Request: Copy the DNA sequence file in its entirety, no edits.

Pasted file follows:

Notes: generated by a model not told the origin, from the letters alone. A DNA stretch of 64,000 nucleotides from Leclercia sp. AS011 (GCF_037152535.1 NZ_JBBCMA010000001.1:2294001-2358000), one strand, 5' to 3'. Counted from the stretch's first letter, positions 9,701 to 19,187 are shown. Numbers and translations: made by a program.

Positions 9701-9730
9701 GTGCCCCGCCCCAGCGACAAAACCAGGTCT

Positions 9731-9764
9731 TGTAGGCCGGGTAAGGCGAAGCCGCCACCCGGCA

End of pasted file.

Notes: generated by a model not told the origin, from the letters alone. A DNA stretch of 64,000 nucleotides from Leclercia sp. AS011 (GCF_037152535.1 NZ_JBBCMA010000001.1:2294001-2358000), one strand, 5' to 3'. Counted from the stretch's first letter, positions 9,701 to 19,187 are shown. Numbers and translations: made by a program.

Positions 9701-9730
9701 GTGCCCCGCCCCAGCGACAAAACCAGGTCT

Positions 9731-9764
9731 TGTAGGCCGGGTAAGGCGAAGCCGCCACCCGGCA